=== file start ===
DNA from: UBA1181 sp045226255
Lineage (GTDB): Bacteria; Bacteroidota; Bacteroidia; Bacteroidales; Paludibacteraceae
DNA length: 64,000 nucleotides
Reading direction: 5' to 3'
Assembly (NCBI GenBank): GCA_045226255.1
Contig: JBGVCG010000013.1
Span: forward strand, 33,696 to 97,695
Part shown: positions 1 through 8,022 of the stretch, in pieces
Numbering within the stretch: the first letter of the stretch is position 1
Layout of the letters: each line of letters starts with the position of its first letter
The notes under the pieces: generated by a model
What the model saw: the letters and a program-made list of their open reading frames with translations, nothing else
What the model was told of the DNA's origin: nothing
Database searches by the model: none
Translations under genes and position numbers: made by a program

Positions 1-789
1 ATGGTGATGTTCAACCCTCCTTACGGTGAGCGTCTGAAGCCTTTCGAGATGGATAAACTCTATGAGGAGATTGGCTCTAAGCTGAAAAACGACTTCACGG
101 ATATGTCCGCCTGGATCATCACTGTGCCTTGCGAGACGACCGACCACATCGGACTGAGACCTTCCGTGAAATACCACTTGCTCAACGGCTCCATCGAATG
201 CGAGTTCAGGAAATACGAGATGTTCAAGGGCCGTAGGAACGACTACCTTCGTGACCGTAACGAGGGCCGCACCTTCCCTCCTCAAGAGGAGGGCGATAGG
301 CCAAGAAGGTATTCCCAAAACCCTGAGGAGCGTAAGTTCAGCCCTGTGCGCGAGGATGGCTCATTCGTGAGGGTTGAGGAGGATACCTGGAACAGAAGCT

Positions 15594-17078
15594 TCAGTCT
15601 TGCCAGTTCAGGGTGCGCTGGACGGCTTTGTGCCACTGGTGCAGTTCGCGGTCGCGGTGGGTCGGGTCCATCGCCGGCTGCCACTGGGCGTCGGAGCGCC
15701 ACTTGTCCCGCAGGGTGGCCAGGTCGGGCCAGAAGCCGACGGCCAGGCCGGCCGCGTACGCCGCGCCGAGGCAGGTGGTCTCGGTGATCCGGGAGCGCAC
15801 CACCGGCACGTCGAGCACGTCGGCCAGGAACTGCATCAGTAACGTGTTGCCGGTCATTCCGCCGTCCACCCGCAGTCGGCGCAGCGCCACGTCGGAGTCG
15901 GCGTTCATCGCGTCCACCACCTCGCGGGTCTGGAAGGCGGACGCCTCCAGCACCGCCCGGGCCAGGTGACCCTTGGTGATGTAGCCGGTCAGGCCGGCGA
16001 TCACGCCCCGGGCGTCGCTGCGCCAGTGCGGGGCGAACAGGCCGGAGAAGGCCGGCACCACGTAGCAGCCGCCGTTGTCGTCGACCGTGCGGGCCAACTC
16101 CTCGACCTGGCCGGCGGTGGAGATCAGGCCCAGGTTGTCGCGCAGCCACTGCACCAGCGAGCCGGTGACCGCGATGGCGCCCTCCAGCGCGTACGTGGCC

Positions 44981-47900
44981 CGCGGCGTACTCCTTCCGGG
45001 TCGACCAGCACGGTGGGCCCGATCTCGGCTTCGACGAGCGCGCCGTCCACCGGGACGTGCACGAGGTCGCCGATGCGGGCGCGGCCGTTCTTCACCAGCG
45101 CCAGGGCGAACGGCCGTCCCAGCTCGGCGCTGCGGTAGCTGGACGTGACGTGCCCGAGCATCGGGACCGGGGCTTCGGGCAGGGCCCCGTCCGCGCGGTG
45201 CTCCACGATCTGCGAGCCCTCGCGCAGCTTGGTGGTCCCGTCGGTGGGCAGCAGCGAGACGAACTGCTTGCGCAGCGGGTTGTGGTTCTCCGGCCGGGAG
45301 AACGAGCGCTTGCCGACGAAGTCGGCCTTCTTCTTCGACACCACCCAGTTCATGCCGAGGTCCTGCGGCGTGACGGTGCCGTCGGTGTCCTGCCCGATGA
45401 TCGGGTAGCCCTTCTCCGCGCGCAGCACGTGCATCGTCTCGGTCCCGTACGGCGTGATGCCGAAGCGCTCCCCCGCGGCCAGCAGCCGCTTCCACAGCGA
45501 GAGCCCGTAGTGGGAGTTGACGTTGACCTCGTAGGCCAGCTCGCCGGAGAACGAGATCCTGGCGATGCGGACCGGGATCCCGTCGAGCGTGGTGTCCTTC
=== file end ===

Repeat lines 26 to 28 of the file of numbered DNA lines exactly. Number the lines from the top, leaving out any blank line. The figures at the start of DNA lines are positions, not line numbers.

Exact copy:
15901 GCGTTCATCGCGTCCACCACCTCGCGGGTCTGGAAGGCGGACGCCTCCAGCACCGCCCGGGCCAGGTGACCCTTGGTGATGTAGCCGGTCAGGCCGGCGA
16001 TCACGCCCCGGGCGTCGCTGCGCCAGTGCGGGGCGAACAGGCCGGAGAAGGCCGGCACCACGTAGCAGCCGCCGTTGTCGTCGACCGTGCGGGCCAACTC
16101 CTCGACCTGGCCGGCGGTGGAGATCAGGCCCAGGTTGTCGCGCAGCCACTGCACCAGCGAGCCGGTGACCGCGATGGCGCCCTCCAGCGCGTACGTGGCC